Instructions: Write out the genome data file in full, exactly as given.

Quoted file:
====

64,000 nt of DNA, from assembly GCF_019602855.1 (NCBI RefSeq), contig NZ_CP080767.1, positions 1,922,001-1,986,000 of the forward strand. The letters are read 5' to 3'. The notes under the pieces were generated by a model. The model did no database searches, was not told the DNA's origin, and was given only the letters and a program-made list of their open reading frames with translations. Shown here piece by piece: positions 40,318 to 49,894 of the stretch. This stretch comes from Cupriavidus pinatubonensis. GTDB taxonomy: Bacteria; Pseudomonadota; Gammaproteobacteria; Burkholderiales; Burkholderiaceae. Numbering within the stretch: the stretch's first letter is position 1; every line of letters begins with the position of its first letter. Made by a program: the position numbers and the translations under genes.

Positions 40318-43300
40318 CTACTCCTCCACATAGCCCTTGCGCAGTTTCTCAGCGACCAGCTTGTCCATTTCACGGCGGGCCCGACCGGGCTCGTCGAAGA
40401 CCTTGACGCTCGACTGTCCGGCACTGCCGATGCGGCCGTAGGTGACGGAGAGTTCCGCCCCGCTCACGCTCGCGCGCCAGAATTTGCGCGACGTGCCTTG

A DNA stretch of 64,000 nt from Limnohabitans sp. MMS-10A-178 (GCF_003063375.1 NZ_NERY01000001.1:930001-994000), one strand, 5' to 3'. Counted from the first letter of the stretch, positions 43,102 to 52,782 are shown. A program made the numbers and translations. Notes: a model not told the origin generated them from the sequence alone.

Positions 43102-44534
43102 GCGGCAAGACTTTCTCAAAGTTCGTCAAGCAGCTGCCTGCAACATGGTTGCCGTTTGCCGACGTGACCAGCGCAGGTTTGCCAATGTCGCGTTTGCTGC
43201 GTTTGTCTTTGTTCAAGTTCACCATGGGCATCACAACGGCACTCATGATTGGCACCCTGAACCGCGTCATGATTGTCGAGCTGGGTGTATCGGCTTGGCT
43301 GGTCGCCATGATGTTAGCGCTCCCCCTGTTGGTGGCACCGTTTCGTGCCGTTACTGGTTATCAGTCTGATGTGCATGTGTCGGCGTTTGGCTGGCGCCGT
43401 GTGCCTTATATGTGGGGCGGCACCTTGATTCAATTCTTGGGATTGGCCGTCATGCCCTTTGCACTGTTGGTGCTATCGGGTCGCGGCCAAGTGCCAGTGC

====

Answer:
64,000 nt of DNA, from assembly GCF_019602855.1 (NCBI RefSeq), contig NZ_CP080767.1, positions 1,922,001-1,986,000 of the forward strand. The letters are read 5' to 3'. The notes under the pieces were generated by a model. The model did no database searches, was not told the DNA's origin, and was given only the letters and a program-made list of their open reading frames with translations. Shown here piece by piece: positions 40,318 to 49,894 of the stretch. This stretch comes from Cupriavidus pinatubonensis. GTDB taxonomy: Bacteria; Pseudomonadota; Gammaproteobacteria; Burkholderiales; Burkholderiaceae. Numbering within the stretch: the stretch's first letter is position 1; every line of letters begins with the position of its first letter. Made by a program: the position numbers and the translations under genes.

Positions 40318-43300
40318 CTACTCCTCCACATAGCCCTTGCGCAGTTTCTCAGCGACCAGCTTGTCCATTTCACGGCGGGCCCGACCGGGCTCGTCGAAGA
40401 CCTTGACGCTCGACTGTCCGGCACTGCCGATGCGGCCGTAGGTGACGGAGAGTTCCGCCCCGCTCACGCTCGCGCGCCAGAATTTGCGCGACGTGCCTTG

A DNA stretch of 64,000 nt from Limnohabitans sp. MMS-10A-178 (GCF_003063375.1 NZ_NERY01000001.1:930001-994000), one strand, 5' to 3'. Counted from the first letter of the stretch, positions 43,102 to 52,782 are shown. A program made the numbers and translations. Notes: a model not told the origin generated them from the sequence alone.

Positions 43102-44534
43102 GCGGCAAGACTTTCTCAAAGTTCGTCAAGCAGCTGCCTGCAACATGGTTGCCGTTTGCCGACGTGACCAGCGCAGGTTTGCCAATGTCGCGTTTGCTGC
43201 GTTTGTCTTTGTTCAAGTTCACCATGGGCATCACAACGGCACTCATGATTGGCACCCTGAACCGCGTCATGATTGTCGAGCTGGGTGTATCGGCTTGGCT
43301 GGTCGCCATGATGTTAGCGCTCCCCCTGTTGGTGGCACCGTTTCGTGCCGTTACTGGTTATCAGTCTGATGTGCATGTGTCGGCGTTTGGCTGGCGCCGT
43401 GTGCCTTATATGTGGGGCGGCACCTTGATTCAATTCTTGGGATTGGCCGTCATGCCCTTTGCACTGTTGGTGCTATCGGGTCGCGGCCAAGTGCCAGTGC